Ellipses Pharma operates a drug development company, with a focus on cancer treatments. The London-based pharmaceutical startup is acquiring in-licensing rights to potential clinical candidates from universities, other biotech and pharmaceutical companies, and cancer research organisations across the world.
Since its founding in April 2015, Ellipses Pharma has raised £97.9m in equity funding, across four stealth rounds. Its most recent unannounced fundraising was completed in July 2022, and brought in £54.7m of growth capital.
HQ: South East
Amount raised: £50.9m
Contract Sentinel is a software-as-a-service (SaaS) company that operates a contracting platform for businesses. It uses cloud-native artificial intelligence and machine learning technology to centralise outsourcer and online service suppliers. The platform enables businesses to record, organise and collaborate on contracts, policies and agreements.
While Contract Sentinel is headquartered in Milton Keynes, it has opened additional offices in London and Dubai since its founding in 2002. The SaaS startup has raised more than £50.9m in equity investment so far, across three unannounced rounds. The vast majority of this was secured in July 2022, in a £50.9m stealth round.
Sector: Manufacturing and engineering
Amount raised: £25.7m
Clas-SiC Wafer Fab operates a Silicon Carbide (SiC) Wafer foundry, the first specialised open foundry in the world that produces SiC semiconductors for the power industry. SiC wafer and compound semiconductor technology is considered a key component for producing more portable and energy-efficient power systems.
The Scottish scaleup company was founded in June 2017, and currently employs over 50 staff at its factory and headquarters in Fife. It has been awarded four Innovate UK grants so far, totalling £1.66m, and has secured £29.2m in unannounced equity rounds. The second of its two funding rounds, worth £25.7m, was completed in June 2022.
Sector: Marketing services
Amount raised: £17.2m
303 London operates a digital marketing agency, focused on social media and influencer marketing. It offers a range of services, from campaign management to content creation, including influencer, paid social, paid search and email marketing. The London-based startup also provides visual content services such as photography, motion graphics, graphic design, branding, post-production and videography.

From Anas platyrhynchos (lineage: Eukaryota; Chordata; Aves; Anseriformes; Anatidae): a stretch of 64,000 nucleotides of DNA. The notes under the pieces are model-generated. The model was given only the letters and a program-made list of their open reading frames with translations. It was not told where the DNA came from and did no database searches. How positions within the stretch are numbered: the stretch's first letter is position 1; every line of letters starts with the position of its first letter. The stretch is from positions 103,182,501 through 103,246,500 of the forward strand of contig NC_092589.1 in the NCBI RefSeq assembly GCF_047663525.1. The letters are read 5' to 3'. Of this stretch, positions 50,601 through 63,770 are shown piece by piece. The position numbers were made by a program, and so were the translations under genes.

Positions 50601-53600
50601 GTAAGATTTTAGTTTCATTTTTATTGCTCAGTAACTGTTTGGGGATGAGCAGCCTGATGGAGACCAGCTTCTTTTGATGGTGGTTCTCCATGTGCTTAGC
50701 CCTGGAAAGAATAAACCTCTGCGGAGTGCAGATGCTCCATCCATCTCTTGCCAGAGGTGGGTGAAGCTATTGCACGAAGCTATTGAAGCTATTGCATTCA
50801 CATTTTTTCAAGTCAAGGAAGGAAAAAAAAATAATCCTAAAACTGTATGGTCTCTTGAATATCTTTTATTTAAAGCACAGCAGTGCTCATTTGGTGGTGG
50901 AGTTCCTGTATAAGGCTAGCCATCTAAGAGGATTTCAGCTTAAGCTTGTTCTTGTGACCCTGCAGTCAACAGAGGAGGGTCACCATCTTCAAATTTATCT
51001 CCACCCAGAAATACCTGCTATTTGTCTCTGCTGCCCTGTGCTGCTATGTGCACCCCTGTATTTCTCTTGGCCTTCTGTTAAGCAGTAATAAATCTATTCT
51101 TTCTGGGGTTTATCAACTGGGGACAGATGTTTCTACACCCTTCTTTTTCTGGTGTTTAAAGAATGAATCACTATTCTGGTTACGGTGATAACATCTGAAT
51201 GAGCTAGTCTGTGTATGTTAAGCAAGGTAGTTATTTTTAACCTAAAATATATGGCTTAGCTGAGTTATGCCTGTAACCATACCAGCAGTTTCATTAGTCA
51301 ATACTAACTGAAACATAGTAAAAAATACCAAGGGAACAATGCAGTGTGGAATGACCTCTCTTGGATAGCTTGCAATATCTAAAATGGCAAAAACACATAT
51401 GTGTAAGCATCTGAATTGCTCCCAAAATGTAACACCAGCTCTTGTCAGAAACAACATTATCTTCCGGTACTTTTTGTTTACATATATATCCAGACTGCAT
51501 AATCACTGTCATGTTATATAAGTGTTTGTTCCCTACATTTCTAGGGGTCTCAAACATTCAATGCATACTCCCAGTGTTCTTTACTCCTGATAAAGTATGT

Founded in 2016, 303 London has secured one equity fundraising so far: it raised £17.2m in a stealth round in April 2022, at a post-money valuation of £43.1m. Most recently, 303 London has ventured into the podcast space, producing “Get In My Basket”, a weekly podcast providing news and insights for DTC brands.
Sector: Food and drink
HQ: South East
Amount raised: £15.8m
Established in 1997, Real Patisserie operates multiple bakeries around Brighton and Hove, producing a range of breads and pastries. It also sells baked goods to shops and restaurants at wholesale, throughout West Sussex and Hampshire, and offers both home delivery and professional catering services. The bakery has secured two unannounced fundraisings so far, worth £16.0m in equity investment. The latest of these was a £15.8m stealth mode in February 2022.
Sector: Research tools
Amount raised: £14.5m
Basecamp Research (also known as BaseDiscovery) develops software that enables scientists to gain insights into the environment. The London tech startup combines next-generation DNA analysis with environmental monitoring, to help users learn more about the planet’s biodiversity and find new solutions to environmental issues.
Since its founding in December 2019, Basecamp Research has secured three unannounced funding rounds, worth £19.6m in total equity investment. Its latest stealth round was completed in August 2022, and raised £14.5m. The company currently employs 17 people and has won a gold medal at the AWS software startup awards in the sustainability category.
HQ: South East
Amount raised: £12.5m
Pharmaceutical startup ThirtyFiveBio is an early-stage drug discovery company. It was established by entrepreneurs and members of the pharmaceutical industry to create novel modulators of the genetically validated GPCR GPR35, for the treatment of cancers of the digestive system.
The 14-person company was founded in January 2021 and is headquartered in the Milton Park science and technology centre, in Oxfordshire. ThirtyFiveBio has raised £20.0m in equity investment so far, across two unannounced funding rounds. The most recent of these was a £12.5m stealth round, completed in February 2022 at a post-money valuation of £27.5m.
Amount raised: £11.9m
HyperJar develops a budgeting app that provides wallet-based payment solutions. Users can divide their savings into mini bank accounts (‘jars’). The mobile app also offers a ‘Save Now, Pay Later’ incentive, whereby users can commit a jar to one of HyperJars’ retail partners, in exchange for 4.8% interest on their savings.
Founded in 2016 and based in Camden, the fast-growing fintech company now has over 340k users worldwide. And thanks to its dedicated parent management tools, the HyperJar app was named as one of the best banking solutions for under-18s. HyperJar has raised £24.7m in equity investment so far, across six stealth rounds. The company’s latest unannounced fundraising was a £11.9m deal in September 2022.
HQ: West Midlands
Amount raised: £11.7m
Fintech startup Monek provides a range of payment processing services, selling chip and pin machines and developing a payment processing platform. The company typically assists small and medium-sized businesses, helping them capture, process and deliver precise customer payment data.
Monek is headquartered in Lichfield, in the West Midlands, and claims to have over 10k customers worldwide. Founded in 2017, the company secured its first equity investment in May 2022; the £11.7m stealth mode fundraising was completed at a post-money valuation of £56.2m.